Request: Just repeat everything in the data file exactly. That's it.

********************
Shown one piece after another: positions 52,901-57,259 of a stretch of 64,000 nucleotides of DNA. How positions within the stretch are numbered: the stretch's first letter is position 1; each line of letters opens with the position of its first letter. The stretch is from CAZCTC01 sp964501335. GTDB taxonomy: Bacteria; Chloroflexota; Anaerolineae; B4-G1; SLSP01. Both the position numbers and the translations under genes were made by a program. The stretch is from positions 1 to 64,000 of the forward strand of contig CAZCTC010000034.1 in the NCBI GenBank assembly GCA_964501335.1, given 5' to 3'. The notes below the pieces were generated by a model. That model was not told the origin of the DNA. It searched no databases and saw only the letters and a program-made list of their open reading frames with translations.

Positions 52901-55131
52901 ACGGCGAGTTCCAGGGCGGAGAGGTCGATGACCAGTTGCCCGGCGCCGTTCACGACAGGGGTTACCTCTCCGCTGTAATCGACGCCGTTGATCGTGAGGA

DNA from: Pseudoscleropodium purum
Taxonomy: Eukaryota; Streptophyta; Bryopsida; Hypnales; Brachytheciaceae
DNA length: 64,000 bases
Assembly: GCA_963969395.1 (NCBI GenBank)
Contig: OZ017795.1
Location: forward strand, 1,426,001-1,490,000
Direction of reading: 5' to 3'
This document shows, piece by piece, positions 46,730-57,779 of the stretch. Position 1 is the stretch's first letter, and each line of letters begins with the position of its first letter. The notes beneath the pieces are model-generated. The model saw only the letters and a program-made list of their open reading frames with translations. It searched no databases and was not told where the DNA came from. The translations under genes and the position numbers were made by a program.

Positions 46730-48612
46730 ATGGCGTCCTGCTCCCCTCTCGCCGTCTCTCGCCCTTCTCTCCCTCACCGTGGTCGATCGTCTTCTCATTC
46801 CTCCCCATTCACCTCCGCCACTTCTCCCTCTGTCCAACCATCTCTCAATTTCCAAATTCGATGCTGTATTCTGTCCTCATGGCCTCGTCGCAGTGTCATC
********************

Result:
Shown one piece after another: positions 52,901-57,259 of a stretch of 64,000 nucleotides of DNA. How positions within the stretch are numbered: the stretch's first letter is position 1; each line of letters opens with the position of its first letter. The stretch is from CAZCTC01 sp964501335. GTDB taxonomy: Bacteria; Chloroflexota; Anaerolineae; B4-G1; SLSP01. Both the position numbers and the translations under genes were made by a program. The stretch is from positions 1 to 64,000 of the forward strand of contig CAZCTC010000034.1 in the NCBI GenBank assembly GCA_964501335.1, given 5' to 3'. The notes below the pieces were generated by a model. That model was not told the origin of the DNA. It searched no databases and saw only the letters and a program-made list of their open reading frames with translations.

Positions 52901-55131
52901 ACGGCGAGTTCCAGGGCGGAGAGGTCGATGACCAGTTGCCCGGCGCCGTTCACGACAGGGGTTACCTCTCCGCTGTAATCGACGCCGTTGATCGTGAGGA

DNA from: Pseudoscleropodium purum
Taxonomy: Eukaryota; Streptophyta; Bryopsida; Hypnales; Brachytheciaceae
DNA length: 64,000 bases
Assembly: GCA_963969395.1 (NCBI GenBank)
Contig: OZ017795.1
Location: forward strand, 1,426,001-1,490,000
Direction of reading: 5' to 3'
This document shows, piece by piece, positions 46,730-57,779 of the stretch. Position 1 is the stretch's first letter, and each line of letters begins with the position of its first letter. The notes beneath the pieces are model-generated. The model saw only the letters and a program-made list of their open reading frames with translations. It searched no databases and was not told where the DNA came from. The translations under genes and the position numbers were made by a program.

Positions 46730-48612
46730 ATGGCGTCCTGCTCCCCTCTCGCCGTCTCTCGCCCTTCTCTCCCTCACCGTGGTCGATCGTCTTCTCATTC
46801 CTCCCCATTCACCTCCGCCACTTCTCCCTCTGTCCAACCATCTCTCAATTTCCAAATTCGATGCTGTATTCTGTCCTCATGGCCTCGTCGCAGTGTCATC